I've been working on a SCARA arm prototype and reworking the kinematics in Marlin firmware to support it.
At the moment I've got a working build of Marlin and most of the forward / inverse kinematics solved - there are issues with my design that necessitate a re-design in respect to using physical end-stops. I'm looking to use Hall Effect sensors in place of mechanical switches.
Calibration should be relatively simple. Firmware expects initial cartesian coordinates relating to endstop positions, so that it may deduce the initial angles. From there, cartesian X / Y coordinates are translated into the proper angle rotations for each joint (of which there are only two.)
The additions of the Morgan kinematics added to Marlin by Quentin Harley where instrumental in allowing me to see how best to go about modifying the translations. The Morgan kinematics are very similar to a Delta / Rostock configuration. The kinematics for a single arm are very similar to the Morgan transformations.
I have a lot to learn, and still a lot to sort out. If anyone has questions or is interested in using the firmware I'd love feedback.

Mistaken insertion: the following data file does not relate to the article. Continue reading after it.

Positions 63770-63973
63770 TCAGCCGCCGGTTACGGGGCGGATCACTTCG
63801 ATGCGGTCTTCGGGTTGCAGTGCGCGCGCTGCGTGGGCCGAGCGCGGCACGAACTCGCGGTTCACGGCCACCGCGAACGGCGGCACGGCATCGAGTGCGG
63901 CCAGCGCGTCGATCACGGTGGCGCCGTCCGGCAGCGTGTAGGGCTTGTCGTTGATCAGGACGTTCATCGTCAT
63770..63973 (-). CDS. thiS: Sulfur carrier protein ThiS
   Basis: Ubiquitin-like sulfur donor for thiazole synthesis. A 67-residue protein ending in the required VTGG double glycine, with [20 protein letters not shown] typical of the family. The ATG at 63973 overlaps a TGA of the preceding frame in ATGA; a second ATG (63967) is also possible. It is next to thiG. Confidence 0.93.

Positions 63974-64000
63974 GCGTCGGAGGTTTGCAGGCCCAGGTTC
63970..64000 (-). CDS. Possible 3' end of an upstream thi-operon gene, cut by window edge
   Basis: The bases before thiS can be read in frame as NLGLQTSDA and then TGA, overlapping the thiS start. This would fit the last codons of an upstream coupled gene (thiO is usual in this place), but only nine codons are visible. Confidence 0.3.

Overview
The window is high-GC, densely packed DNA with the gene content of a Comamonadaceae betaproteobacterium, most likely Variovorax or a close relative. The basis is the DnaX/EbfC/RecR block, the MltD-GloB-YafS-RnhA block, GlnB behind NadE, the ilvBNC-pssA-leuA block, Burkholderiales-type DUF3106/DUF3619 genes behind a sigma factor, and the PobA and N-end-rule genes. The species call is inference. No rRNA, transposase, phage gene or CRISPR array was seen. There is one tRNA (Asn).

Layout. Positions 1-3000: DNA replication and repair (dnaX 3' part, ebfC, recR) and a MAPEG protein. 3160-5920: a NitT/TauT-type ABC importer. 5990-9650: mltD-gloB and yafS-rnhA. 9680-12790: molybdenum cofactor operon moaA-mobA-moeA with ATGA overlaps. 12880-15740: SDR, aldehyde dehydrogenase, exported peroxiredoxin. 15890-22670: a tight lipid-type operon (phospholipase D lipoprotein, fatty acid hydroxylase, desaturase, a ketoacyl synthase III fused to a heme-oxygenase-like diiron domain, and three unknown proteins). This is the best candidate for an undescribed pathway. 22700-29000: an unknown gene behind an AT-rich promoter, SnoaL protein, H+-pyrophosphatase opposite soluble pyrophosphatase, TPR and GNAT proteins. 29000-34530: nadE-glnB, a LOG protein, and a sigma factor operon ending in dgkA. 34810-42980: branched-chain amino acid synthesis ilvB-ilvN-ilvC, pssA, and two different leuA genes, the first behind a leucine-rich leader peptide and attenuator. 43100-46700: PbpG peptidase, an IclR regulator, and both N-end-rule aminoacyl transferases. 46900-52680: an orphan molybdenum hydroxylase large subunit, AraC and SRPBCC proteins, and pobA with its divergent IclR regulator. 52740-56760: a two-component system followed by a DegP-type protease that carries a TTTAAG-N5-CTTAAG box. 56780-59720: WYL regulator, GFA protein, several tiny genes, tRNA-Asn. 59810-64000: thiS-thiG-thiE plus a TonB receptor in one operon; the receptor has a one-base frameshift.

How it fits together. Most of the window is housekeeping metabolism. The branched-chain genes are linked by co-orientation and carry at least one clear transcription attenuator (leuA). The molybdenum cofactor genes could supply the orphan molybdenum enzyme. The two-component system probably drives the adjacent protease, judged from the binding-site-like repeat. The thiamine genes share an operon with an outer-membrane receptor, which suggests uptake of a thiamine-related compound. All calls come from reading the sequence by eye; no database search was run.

Here's a video I made for a friend showing some of the first moves:
I'm re-designing the arm to be much more flexible in terms of calibration and reach. I'll post an update if you are interested. Not complaining, but I've been in a really dark space lately and haven't felt like communicating much. I'll try and post some new shots soon.
I tried printing something the other day and it worked pretty darn amazing without being calibrated at all. You can barely hear it move. The motors I'm using are Sanyo something or other with 400 steps per revolution and a Printrboard limited to 16x micro stepping. I'm using a belt reduction to drive the arms but I can't recall the ratio right now. Sorry I'm being so vague. I'll respond soon. I wanted to say thanks for asking though.
... my experience with scara style mechanics shows, that a serial scara lacks of stability and resolution, while a parallel scara is much more rigid and superior in accuracy across the complete building area ... and much simpler to assemble too